29Kim, Y.S., et al., "A Study on Pyrolysis DMEAA for Selective Deposition of Aluminum", In: Advanced Metallization and Interconnect Systems for ULSI Applications in 1995, R.C. Ellwanger, et al., Materials Research Society, Pittsburgh, PA, 675-680, (1996).
30Kishimoto, T., et al., "Well Structure by High-Energy Boron Implantation for Soft-Error Reduction in Dynamic Random Access Memories (DRAMs)", Japanese Journal of Applied Physics, 34, 6899-6902, (Dec. 1995).
31Kohyama, Y., et al., "Buried Bit-Line Cell for 64MB DRAMs", 1990 Symposium on VLSI Technology, Digest of Technical Papers, Honolulu, HI, 17-18, (Jun. 4-7, 1990).
32Koshida, N., et al., "Efficient Visible Photoluminescence from Porous Silicon", Japanese Journal of Applied Physics, 30, L1221-L1223, (Jul. 1991).
33Kuge, S., et al., "SOI-DRAM Circuit Technologies for Low Power High Speed Multigiga Scale Memories", IEEE Journal of Solid-State Circuits, 31 (4), pp. 586-591, (Apr. 1996).
34Lantz, II, L., "Soft Errors Induced By Alpha Particles", IEEE Transactions on Reliability, 45, 174-179, (Jun. 1996).
35Lehmann, V., "The Physics of Macropore Formation in Low Doped n-Type Silicon", Journal of the Electrochemical Society, 140 (10), 2836-2843, (Oct. 1993).
36Lu, N., et al., "The SPT Cell --A New Substrate-Plate Trench Cell for DRAMS", 1985 IEEE International Electron Devices Meeting, Technical Digest, Washington, D.C., 771-772, (Dec. 1-4, 1985).
37MacSweeney, D., et al., "Modelling of Lateral Bipolar Devices in a CMOS Process", IEEE Bipolar Circuits and Technology Meeting, Minneapolis, MN, 27-30, (Sep. 1996).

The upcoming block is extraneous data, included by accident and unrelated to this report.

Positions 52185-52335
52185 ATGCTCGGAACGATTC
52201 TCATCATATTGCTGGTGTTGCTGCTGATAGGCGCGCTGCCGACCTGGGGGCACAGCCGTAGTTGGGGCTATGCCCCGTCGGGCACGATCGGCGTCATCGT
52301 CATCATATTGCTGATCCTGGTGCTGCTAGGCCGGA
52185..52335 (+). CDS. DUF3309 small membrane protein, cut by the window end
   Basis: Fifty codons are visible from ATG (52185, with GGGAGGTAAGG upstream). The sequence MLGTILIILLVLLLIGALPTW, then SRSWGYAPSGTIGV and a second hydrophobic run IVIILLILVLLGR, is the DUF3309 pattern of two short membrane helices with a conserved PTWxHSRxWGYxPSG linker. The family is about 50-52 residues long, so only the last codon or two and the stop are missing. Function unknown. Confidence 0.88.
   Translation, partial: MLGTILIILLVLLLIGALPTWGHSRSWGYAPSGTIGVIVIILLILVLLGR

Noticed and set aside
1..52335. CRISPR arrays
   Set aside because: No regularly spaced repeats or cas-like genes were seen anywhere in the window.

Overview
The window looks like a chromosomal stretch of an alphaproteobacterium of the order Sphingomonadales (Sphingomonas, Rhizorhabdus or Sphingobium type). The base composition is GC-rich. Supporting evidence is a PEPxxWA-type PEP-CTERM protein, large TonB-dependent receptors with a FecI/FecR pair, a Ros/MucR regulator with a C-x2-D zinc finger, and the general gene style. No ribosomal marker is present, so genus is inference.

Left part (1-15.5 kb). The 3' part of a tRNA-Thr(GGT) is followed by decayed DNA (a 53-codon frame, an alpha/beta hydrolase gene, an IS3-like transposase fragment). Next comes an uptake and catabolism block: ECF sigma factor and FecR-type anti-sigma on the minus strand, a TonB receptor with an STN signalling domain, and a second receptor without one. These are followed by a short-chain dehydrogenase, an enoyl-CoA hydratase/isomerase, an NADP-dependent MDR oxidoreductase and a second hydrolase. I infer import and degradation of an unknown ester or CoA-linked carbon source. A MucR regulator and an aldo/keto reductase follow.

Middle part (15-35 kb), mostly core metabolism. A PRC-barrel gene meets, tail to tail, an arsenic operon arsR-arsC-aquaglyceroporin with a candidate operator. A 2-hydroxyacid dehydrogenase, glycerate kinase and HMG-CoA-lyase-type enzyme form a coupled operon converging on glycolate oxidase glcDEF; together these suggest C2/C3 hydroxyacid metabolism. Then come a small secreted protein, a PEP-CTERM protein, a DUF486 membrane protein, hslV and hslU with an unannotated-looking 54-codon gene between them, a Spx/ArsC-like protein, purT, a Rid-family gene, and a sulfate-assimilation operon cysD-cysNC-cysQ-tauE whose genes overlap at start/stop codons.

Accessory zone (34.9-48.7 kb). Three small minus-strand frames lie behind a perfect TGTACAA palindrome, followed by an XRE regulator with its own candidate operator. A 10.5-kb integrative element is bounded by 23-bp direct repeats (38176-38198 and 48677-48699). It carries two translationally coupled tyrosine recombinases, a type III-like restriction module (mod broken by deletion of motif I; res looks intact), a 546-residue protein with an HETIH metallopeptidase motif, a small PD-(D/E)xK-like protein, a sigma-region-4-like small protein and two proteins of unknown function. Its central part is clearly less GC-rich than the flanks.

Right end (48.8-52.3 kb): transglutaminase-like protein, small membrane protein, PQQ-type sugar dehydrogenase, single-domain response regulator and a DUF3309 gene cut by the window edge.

38Maeda, S., et al., "A Vertical Phi-Shape Transistor (VPhiT) Cell for a Gbit DRAM and beyond", 1994 Symposium of VLSI Technology, Digest of Technical Papers, Honolulu, HI, 133-134, (Jun. 7-9, 1994).
39Maeda, S., et al., "Impact of a Vertical Phi-Shape Transistor (VPhIT) Cell for a 1 Gbit DRAM and Beyond", IEEE Transactions on Electron Devices, 42, 2117-2123, (Dec. 1995).
40Malaviya, S., IBM TBD15, p. 42, (Jul. 1972).
41Masu, K., et al., "Multilevel Metallization Based on A1 CVD", 1996 IEEE Symposium on VLSI Technology, Digest of Technical Papers, 44-45, (Jun. 11-13, 1996).
42McCredie, B.D., et al., "Modeling, Measurements, and Simulation of Simultaneous Switching Noise", IEEE Transactions on Components, Packaging, and Manufacturing Technology --Part B, 19, 461-472, (Aug. 1996).
43Nitayama, A., et al., "High Speed and Compact CMOS Circuits with Multipillar Surrounding Gate Transistors", IEEE Transactions on Electron Devices, 36, 2605-2606, (Nov. 1989).
44Ohba, T., et al., "Evaluation on Selective Deposition of CVD W Films by Measurement of Surface Temperature", In: Tugsten and Other Refractory Metals for VLSI Applications II, Materials Research Society, Pittsburgh, PA. 59-66, (1987).